Saints Dispelled

Paul Speckman, (bass/vox), a long staple in the mid-west death metal scene, has been around since the 80’s with his main band Master. Some may be unaware, but some years ago, frustrated with the living costs in America and politics, packed up his shit and relocated to the Czech Republic.Buthere are still nods to their earliest US-based material, like their best album, in 1991 On the Seventh Day God Created… Master.

Saints Dispelled is the 15th Master album, which is insane, Time flies and if you like The Human Machine and The New Elite from the mid 00’s will really enjoy this new album. Inject some new blood in the band with Peter Bajci on drums and Alex “93” Nejezchleba on guitars, this makes Master strictly from Czechia now. It will be interesting to see if Master performs at all in the States, any longer, or strictly, will remain in Europe with their live gigs. Hell, I’m not even sure if Speckman tours.

The promo contains 10 songs in 50 minutes and “Destruction in June” begins with an excellent guitar riff and Speckman’s signature throaty scream /growl, the death/ thrash metal is on full display with some excellent double bass drums and Speckman’s vocals truly are on point. The galloping speed is pure and classic old-school death metal. In some respects, this album could have been released in 1990 because the nods are to that time/late 80’s brutal music. The classic speeds and rhythm section makes this a dynamite opening. The guitar solo in the middle of the song takes me back to 1990. Plenty of headbanging moments on this album opener and the squealing ending guitar solo calls to mind classic Slayer, for sure.

“Walk in the Footsteps of Doom” opens with a classic death/thrash gallop and the drums sound is really taking me back to the classic death metal time period of yore as well as Master’s signature drum sound with the double bass and not overly complicated drum beats. It works, just like Bill Andrew’s simple drumming on the Death albums worked, and this has a Bill Andrews style of drumming for sure, which is cool, because Bill drummed for Master many moons ago. More guitar solos on this song and again, similar nods to classic Slayer, in some respect, but the end of this song has some very creative guitar melodies and excellent drum rolls and the cymbal hits are meant to shred eardrums. The title track has a very similar speed to the prior song, “Walk in the Footsteps of Doom”, and the chorus parts over the double bass drums at the 1.55 section work exceedingly well.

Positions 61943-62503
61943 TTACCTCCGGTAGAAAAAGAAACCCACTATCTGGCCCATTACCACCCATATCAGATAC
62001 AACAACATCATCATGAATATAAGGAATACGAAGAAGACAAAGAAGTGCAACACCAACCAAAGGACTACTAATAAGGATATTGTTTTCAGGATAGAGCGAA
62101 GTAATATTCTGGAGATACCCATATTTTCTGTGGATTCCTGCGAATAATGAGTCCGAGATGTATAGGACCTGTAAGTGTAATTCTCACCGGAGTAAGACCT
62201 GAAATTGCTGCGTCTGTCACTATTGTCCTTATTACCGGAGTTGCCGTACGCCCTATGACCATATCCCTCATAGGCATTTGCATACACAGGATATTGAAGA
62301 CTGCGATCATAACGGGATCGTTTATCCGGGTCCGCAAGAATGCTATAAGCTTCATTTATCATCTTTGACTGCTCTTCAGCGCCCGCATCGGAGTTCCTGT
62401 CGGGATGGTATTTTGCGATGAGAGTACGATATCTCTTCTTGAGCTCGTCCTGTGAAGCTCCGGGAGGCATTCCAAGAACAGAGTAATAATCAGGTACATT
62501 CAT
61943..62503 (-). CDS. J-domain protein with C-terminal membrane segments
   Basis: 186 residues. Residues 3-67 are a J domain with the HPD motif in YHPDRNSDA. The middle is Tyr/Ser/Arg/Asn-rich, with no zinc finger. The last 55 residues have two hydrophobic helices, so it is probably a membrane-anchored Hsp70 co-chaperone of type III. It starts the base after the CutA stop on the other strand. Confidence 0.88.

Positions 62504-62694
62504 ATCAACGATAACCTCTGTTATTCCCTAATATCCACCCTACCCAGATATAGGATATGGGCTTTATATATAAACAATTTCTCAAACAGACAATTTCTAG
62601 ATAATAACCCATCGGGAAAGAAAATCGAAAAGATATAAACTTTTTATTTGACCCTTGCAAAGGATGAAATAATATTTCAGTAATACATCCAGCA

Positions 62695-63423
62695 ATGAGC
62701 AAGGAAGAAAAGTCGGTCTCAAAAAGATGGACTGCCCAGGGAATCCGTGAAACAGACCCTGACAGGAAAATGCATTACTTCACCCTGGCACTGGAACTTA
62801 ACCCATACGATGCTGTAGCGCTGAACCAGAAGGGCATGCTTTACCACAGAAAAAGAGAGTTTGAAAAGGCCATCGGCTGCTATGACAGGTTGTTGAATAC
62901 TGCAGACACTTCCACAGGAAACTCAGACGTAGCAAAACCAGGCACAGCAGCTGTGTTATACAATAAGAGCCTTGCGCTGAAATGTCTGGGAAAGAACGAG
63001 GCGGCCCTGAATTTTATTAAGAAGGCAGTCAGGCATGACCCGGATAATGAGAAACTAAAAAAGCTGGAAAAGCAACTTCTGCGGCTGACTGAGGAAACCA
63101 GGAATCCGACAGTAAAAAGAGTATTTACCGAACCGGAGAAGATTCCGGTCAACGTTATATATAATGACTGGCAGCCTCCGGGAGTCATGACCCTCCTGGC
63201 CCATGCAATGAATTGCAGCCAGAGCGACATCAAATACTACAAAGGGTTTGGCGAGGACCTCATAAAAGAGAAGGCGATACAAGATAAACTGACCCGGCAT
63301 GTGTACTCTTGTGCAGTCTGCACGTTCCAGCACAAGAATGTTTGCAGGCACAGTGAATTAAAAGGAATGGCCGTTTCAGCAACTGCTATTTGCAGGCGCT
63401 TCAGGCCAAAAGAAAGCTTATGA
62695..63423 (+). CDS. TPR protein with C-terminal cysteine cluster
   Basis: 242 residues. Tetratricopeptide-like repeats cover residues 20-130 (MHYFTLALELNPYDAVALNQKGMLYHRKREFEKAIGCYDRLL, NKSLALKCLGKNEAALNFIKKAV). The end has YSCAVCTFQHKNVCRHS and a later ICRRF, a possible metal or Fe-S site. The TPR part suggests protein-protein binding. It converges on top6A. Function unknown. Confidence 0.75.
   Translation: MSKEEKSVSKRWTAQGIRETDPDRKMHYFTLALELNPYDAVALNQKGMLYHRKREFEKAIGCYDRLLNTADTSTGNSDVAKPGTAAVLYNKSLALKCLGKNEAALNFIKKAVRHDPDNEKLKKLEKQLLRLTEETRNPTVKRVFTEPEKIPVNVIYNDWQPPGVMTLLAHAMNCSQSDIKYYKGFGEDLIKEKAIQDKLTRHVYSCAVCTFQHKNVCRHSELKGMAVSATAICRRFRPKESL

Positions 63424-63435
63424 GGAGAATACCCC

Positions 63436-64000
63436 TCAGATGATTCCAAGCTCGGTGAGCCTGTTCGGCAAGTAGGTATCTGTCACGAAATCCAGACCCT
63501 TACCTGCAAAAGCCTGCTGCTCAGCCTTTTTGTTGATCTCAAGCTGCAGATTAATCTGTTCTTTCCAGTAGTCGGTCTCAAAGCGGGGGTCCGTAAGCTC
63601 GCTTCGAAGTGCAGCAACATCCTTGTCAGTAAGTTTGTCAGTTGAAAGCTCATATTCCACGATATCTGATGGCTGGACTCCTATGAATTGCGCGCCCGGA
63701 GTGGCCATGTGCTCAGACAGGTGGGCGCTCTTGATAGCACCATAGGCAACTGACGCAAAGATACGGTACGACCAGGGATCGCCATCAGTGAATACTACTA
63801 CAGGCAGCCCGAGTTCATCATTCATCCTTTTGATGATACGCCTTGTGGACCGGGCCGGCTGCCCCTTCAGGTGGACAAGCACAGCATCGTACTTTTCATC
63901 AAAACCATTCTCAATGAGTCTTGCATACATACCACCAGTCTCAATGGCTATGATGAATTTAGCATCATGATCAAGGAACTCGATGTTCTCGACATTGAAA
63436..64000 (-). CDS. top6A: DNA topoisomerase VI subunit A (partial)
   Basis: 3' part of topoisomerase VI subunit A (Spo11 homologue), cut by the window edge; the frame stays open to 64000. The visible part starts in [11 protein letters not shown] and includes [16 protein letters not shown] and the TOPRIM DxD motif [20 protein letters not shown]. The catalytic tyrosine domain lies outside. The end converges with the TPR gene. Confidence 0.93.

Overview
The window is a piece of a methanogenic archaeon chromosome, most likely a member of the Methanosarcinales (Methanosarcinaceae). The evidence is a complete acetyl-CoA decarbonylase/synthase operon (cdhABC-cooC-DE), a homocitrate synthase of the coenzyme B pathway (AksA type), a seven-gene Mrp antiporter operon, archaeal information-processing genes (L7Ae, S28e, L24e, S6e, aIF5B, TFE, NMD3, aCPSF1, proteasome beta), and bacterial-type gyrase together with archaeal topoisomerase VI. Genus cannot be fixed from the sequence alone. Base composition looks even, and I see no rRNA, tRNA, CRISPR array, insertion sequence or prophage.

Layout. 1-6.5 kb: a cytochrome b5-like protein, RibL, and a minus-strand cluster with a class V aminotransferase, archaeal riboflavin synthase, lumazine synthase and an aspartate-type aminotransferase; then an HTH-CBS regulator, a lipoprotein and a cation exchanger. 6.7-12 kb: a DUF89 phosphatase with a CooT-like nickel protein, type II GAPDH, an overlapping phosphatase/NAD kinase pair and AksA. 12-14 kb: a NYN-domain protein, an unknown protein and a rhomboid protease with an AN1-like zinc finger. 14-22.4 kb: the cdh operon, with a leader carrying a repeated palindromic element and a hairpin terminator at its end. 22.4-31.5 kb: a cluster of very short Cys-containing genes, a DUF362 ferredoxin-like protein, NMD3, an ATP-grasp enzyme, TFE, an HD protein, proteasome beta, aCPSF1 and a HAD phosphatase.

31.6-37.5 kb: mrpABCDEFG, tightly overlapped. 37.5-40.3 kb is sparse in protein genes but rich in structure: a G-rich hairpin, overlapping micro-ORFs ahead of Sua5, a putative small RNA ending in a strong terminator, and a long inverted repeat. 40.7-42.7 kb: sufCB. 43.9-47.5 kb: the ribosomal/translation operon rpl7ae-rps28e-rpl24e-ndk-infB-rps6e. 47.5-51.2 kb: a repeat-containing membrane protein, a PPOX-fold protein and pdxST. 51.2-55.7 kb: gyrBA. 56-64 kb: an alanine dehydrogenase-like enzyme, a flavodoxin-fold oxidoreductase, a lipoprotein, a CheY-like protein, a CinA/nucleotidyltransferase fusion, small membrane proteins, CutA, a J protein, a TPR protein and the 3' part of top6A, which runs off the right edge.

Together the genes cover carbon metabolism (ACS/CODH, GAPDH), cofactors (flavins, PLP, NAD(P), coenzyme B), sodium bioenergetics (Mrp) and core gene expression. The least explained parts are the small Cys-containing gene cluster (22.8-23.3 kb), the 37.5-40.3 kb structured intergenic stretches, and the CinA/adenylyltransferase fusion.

“Find Your Life” starts slower in nature with the pounding double bass and stop and start riffing and then the song picks up speed to the classic Master speed. Very cool guitar melodies on this song and the song has increased tempo shifts where the song slows down and then speeds up and those guitar melodies, previously mentioned, add a melodic flair to Master, during these moments. The guitar riffing sounds like a damn razor and is very well-produced, truly excellent.

“Marred and Diseased” has an interesting drum beginning, reminding me of “Power” from Agnostic Front’s Victim in Pain album. The drum pattern seems like an homage and then even with the brief bass guitar slide coming in, then that is where the similarities end. As the classic Master death metal galloping takes over with the rhythmic patterns we have grown accustomed to over the decades.

The rest of Saints Dispelled plays out very similarly and we are talking about Master’s no-frill death/thrash metal, and while you will not find overly complicated song structures, you will find very memorable songs with plenty of headbanging and throw-up-your-horns moments. Master has released many albums over the years and some better than others, but Speckman has always made sure the albums sound like Master. This is a fun and enjoyable album that I will go back to multiple times, because it’s classic-sounding, memorable, and well-played.

[Visit the band's website]
Written by Frank Rini
January 22nd, 2024


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